The first season of the Toronto Blue Jays’ existence was 1977. It didn’t go particularly well, as is true of most first seasons, and they began play on September 15 with a 48–96 record. Baltimore was their opponent that evening, owners of an 87–58 record, second-best in the American League. The Orioles had won seven straight games and 15 of their previous 18, and were looking to narrow the gap between themselves and New York in the pennant race and leave Canada with a four-game sweep of the Blue Jays behind them.
By the third inning of that night’s game, a steady drizzle had begun to fall over Exhibition Stadium. The temperature that day was in the 50s, so drizzle probably wasn’t the end of the world, but Exhibition was not a pleasant place to play. Originally built for football, the Blue Jays would spend their first 12 years in the park as it became renowned for dismal seating, bad weather, and seagulls. On this day, however, Exhibition’s important feature was its on-field bullpens, squeezed tightly into the sparse foul territory of the oddly shaped stadium’s outfield.
As the rain continued, the grounds crew placed tarps over the bullpen mounds, and weighed them down with bricks. Presumably, this had happened before, but perhaps never against the Orioles, and more importantly, never against Earl Weaver. The famously combative Hall of Famer was in the 10th year of his hugely successful tenure as manager of the Orioles, and he protested the deployment of the tarps vociferously, citing the risk of slipping and injury to his players. Crew chief Marty Springstead ordered the removal of the bricks, but wouldn’t order the tarps removed or declare them out of play, as Weaver wanted. In response, the Baltimore manager removed his players from the field, and refused to have them return while the tarps remained. As a result, midway through the fifth inning, with the Blue Jays leading 4–0, Weaver’s Orioles performed the first, last, and, to date, only voluntary forfeit since integration.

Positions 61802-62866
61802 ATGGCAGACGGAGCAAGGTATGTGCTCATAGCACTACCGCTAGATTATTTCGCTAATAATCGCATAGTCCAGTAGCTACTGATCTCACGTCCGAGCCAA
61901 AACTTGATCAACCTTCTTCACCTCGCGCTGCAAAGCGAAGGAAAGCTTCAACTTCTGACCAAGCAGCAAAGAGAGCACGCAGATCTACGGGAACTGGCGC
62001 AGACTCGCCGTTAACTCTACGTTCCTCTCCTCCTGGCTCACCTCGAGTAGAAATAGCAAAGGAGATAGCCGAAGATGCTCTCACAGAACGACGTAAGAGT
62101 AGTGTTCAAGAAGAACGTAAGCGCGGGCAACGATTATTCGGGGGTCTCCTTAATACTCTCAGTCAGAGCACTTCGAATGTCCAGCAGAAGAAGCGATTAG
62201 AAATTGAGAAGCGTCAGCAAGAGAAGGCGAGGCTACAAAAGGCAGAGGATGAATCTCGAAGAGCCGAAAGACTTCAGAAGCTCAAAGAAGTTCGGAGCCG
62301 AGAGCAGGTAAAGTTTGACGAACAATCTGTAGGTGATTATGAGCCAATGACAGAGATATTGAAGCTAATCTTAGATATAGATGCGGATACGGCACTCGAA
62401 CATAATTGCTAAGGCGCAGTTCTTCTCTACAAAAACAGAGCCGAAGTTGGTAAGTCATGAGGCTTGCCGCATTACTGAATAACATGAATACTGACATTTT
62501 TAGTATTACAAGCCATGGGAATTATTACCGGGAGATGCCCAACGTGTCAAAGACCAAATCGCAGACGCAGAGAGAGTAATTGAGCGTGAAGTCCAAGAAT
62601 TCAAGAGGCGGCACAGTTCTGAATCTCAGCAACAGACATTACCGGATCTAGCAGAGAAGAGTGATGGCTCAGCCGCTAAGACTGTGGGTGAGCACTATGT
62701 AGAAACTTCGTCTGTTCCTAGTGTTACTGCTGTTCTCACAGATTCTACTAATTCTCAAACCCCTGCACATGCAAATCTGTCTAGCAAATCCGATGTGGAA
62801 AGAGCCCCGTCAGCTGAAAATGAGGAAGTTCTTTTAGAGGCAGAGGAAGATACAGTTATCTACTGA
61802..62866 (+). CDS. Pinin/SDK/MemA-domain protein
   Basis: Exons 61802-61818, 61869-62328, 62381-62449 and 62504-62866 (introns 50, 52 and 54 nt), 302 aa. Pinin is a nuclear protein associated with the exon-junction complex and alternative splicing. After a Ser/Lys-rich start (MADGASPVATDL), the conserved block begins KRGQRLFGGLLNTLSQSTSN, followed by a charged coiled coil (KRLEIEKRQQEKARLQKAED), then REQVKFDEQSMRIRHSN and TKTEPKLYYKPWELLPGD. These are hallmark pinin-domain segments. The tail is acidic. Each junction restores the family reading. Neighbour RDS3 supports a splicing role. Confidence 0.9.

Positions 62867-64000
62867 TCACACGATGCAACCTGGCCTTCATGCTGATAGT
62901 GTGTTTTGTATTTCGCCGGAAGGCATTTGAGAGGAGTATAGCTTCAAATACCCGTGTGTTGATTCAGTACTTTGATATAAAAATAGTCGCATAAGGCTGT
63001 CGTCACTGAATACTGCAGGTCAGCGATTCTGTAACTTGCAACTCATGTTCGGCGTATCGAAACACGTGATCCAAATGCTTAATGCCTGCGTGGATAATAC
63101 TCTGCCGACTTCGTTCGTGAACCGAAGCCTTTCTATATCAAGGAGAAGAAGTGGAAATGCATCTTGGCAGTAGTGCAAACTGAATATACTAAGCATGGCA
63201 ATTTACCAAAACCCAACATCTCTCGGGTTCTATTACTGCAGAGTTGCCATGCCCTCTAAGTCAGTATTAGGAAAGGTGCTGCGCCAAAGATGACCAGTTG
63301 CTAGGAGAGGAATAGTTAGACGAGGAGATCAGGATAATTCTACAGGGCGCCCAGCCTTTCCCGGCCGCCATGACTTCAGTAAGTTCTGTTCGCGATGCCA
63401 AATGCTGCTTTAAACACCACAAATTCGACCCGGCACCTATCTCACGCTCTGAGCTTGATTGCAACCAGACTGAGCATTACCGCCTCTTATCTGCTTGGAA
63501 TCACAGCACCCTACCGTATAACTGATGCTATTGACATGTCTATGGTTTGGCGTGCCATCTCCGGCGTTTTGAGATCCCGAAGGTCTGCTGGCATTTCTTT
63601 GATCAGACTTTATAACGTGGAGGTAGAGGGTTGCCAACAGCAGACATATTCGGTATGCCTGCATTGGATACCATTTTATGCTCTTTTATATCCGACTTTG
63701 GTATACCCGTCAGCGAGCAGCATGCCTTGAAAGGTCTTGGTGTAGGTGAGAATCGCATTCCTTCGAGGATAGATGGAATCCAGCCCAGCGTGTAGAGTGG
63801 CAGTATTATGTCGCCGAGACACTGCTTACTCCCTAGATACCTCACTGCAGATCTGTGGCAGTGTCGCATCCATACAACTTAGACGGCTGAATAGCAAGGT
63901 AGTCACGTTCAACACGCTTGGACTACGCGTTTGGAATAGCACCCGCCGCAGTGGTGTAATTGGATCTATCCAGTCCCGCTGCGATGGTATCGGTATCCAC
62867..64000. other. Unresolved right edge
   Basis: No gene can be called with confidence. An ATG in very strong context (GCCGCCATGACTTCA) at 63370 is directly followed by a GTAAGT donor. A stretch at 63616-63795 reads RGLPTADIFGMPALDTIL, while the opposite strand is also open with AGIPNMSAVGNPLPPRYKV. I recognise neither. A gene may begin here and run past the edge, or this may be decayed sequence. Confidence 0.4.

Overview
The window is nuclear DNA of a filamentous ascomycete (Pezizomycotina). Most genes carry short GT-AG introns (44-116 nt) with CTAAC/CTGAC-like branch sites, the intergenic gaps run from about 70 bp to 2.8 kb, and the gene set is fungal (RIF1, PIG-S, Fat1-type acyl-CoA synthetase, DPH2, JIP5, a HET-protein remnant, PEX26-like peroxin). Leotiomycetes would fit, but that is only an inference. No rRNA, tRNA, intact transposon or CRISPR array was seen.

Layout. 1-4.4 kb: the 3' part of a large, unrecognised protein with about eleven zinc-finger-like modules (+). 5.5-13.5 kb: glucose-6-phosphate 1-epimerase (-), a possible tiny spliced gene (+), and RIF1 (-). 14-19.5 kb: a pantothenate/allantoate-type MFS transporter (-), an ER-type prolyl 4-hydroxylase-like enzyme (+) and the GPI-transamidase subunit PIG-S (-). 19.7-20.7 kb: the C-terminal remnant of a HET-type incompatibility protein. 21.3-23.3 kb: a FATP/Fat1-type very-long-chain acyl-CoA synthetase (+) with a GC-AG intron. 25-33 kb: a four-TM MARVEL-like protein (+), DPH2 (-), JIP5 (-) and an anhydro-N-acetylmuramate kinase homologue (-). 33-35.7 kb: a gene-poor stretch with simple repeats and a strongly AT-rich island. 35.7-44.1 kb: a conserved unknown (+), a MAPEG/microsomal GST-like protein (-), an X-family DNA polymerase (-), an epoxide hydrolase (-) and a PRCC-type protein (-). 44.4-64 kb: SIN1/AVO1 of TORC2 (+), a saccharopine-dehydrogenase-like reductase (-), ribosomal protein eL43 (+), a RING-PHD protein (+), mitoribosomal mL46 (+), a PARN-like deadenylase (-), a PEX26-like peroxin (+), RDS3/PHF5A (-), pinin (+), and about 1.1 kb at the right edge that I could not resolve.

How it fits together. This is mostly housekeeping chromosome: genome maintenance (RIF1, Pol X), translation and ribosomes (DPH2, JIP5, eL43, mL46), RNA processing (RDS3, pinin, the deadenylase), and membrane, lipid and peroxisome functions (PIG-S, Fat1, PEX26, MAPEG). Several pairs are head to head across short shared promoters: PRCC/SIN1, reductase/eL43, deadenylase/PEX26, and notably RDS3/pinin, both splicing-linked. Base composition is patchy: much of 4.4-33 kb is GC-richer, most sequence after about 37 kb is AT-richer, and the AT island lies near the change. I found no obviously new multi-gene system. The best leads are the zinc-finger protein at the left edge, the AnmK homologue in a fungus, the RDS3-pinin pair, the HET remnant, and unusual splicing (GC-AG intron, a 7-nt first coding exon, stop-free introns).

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Forfeits of any kind are very rare—only twelve have taken place since 1920—and nearly all of the modern examples fall under Rule 4.07(b), which states:
The home team shall provide police protection sufficient to preserve order. If a person, or persons, enter the playing field during a game and interfere in any way with the play, the visiting team may refuse to play until the field is cleared.
PENALTY: If the field is not cleared in a reasonable length of time, which shall in no case be less than 15 minutes after the visiting team’s refusal to play, the umpire-in-chief may forfeit the game to the visiting team.
This is the rule that led to the famous Disco Demolition Night forfeit in Chicago, and to MLB’s most recent forfeit, imposed on the Dodgers on August 10, 1995, when fans showered the field with souvenir baseballs after Tommy Lasorda was ejected.
Rule 7.03, on the other hand, governs forfeits caused by a team’s inability or refusal to take the field, and is invoked much less often. Weaver’s forfeit is the only example of an intentional forfeit in the modern era, and even that appears to have been motivated primarily by Weaver’s confrontational nature. Despite the presence of a rule providing a framework for their existence, MLB’s past and present are entirely bereft of any strategic concessions.
This is remarkable. Teams are almost certainly harming their long-term win rates in a meaningful way by playing until every out of every game has been recorded. For example, the Red Sox encountered a grueling quirk of the schedule on Wednesday night, when they were scheduled to play the Orioles at 7:05 p.m. before traveling to Detroit and playing the Tigers at 1:10 p.m. the next day. When it began to pour in Baltimore at roughly 9:00 p.m., the Red Sox were leading 8-1 after six innings, but imagine if the situation was reversed, and Boston was instead trailing 8-1 with three innings to go. Their odds of coming back to win such a game would be something like 0.5 percent. In such a scenario, they could either wait in the clubhouse until the game was either resumed or officially cancelled, or they could forfeit as soon as the rain began, and head for the airport and Detroit right away. In the non-hypothetical game, the rain delay lasted about 80 minutes before the game was officially called; it seems obvious that an extra hour and a half of rest before the next game would add more to a trailing Boston’s total expected wins than remaining in Baltimore and hoping for a miracle would.